Have you ever noticed how some of the walls in your house get scratched when you’re not around? If you’re thinking what I’m thinking… you know who the culprit is. But how much of this is really your dog’s fault? Well, it turns out most of the triggers that explain your pet’s unusual behavior have little to do with their internal mechanisms and much to do with their surroundings. There are many reasons why your dog may be scratching the walls in your house. Ranging from boredom to anxiety, this behavior is an indicative of a certain issue, usually caused by external factors that needs to be addressed by a professional.
The Root of the Behavior
Any type of destructive behavior your dog picks up is an alarm sign. The causes are various, but the most important thing is for you to determine the root of the situation. So let’s dig into it: what are the most common and uncommon reasons that influence your dog to scratch up the walls in your house?
Anxiety takes a huge part in this scenario. Because dogs have an instinctive need to feel certain about the environment they live in, they will try to relieve stress by scratching at walls, doors, floors, digging or biting them. This happens when they become too reliant on you and cannot handle being left alone for hours in a row. Quitting your job is definitely not a solution, so make sure your beloved companion learns how to enjoy his home alone time the right way.
Many dogs may scratch the walls simply because…they are bored. This is actually one of the main causes of the behavior. Especially when it comes to a certain breed of dogs, their level of energy is usually not exceeded during the course of an ordinary walk outside. For example, border collies, also known as “working dogs”, are more prone to this kind of behavior and need to be active for about two to five hours per day.
Being exposed to thunderstorms or outdoor fireworks for longer periods of time can also generate anxiety. They scratch walls as an attempt to escape the room they are kept in. Your dog may also be experiencing these symptoms because your house is infested with termites or other critters. You need to teach your pup how to remain quiet and calm in any given situation, which is why training him correctly and implementing a daily routine can help ease and retrieve their anxiety, as well as your own. If there are critters in the wall they must be removed, and you should also provide your dog with lots of exercise, social stimulation, and engaging activities.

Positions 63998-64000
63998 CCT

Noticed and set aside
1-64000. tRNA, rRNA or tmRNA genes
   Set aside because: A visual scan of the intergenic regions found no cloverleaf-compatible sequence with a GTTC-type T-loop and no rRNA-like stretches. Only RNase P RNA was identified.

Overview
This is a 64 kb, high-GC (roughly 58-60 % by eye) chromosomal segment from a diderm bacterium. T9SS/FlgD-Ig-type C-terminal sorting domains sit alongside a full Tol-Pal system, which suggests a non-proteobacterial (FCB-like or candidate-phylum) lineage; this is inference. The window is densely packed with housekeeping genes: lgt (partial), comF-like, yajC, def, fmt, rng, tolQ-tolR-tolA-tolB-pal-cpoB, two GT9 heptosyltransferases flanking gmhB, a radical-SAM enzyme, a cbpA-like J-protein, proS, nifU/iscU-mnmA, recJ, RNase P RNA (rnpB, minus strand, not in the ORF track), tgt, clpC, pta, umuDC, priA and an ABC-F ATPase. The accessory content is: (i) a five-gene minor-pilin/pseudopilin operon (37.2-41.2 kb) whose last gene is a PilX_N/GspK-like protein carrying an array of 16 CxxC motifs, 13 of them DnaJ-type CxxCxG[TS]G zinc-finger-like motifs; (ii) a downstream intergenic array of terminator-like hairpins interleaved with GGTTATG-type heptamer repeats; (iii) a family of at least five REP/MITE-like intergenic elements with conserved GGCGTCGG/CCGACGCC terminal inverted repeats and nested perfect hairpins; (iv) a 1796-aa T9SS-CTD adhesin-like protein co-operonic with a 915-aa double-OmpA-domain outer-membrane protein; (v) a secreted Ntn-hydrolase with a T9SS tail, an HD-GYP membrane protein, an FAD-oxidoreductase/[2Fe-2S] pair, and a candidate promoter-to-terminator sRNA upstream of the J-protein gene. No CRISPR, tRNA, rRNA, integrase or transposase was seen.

Encouraging the Behavior
Before jumping to conclusions, make sure you check off some basic triggers in your dog’s unusual behavior. Trimming your dog's nails may be one of the most overlooked causes of this situation. Your dog can also be extremely bored so make sure he gets all the exercises he needs during the day. Not just going for a walk but training him as you go to sit when meeting others and also sit at curbsides. When you get involved in your dog’s training sessions on a consistent basis, you let your dog know what is expected of him and turn his good behavior into a habit.
And if you really don’t want new house paint, consider putting a piece of furniture in front of the damaged wall. At the same time, if you want to replace your dog’s natural drive to scratch, chew, or bite, you have to provide him with items/toys that can distract his attention. This can also work when you are at home and you see he is about to start scratching again. Familiarizing him with being in the crate is also a great way to avoid such destructive behaviors. Make sure it becomes a place he finds secure and enjoys spending time in.
Other Solutions and Considerations
Although some veterinarians may prescribe drugs to calm your little furry friend, you shouldn’t consider this as a final cure. Having your dog evaluated by a professional is always a good idea, but think about the initial options we talked about as your first steps toward rehabilitation. Your dog’s dietary habits and any other medical issues should also be ruled out before undergoing any procedures. In a nutshell, you need to provide your dog with more energy consuming activities and mental stimulation. Find out what he enjoys best and which activities take up most of his attention. Get him used to being apart from you and teach him to settle down for increasing periods of time.
Dogs are truly intelligent animals. They have an acute sense of smell, thus making it easier for them to detect critters. They have a natural-born need to interact and feel self-reliant rather than constantly depending on you. The best way to keep your walls intact and your dog happy is to go to the source of the problem and eliminate it. Give your furry friend a chance to cope with unexpected changes and teach him the importance of training and discipline, every single day.
Written by a Shiba Inu lover Patty Oelze
Veterinary reviewed by:
Published: 02/12/2018, edited: 01/30/2020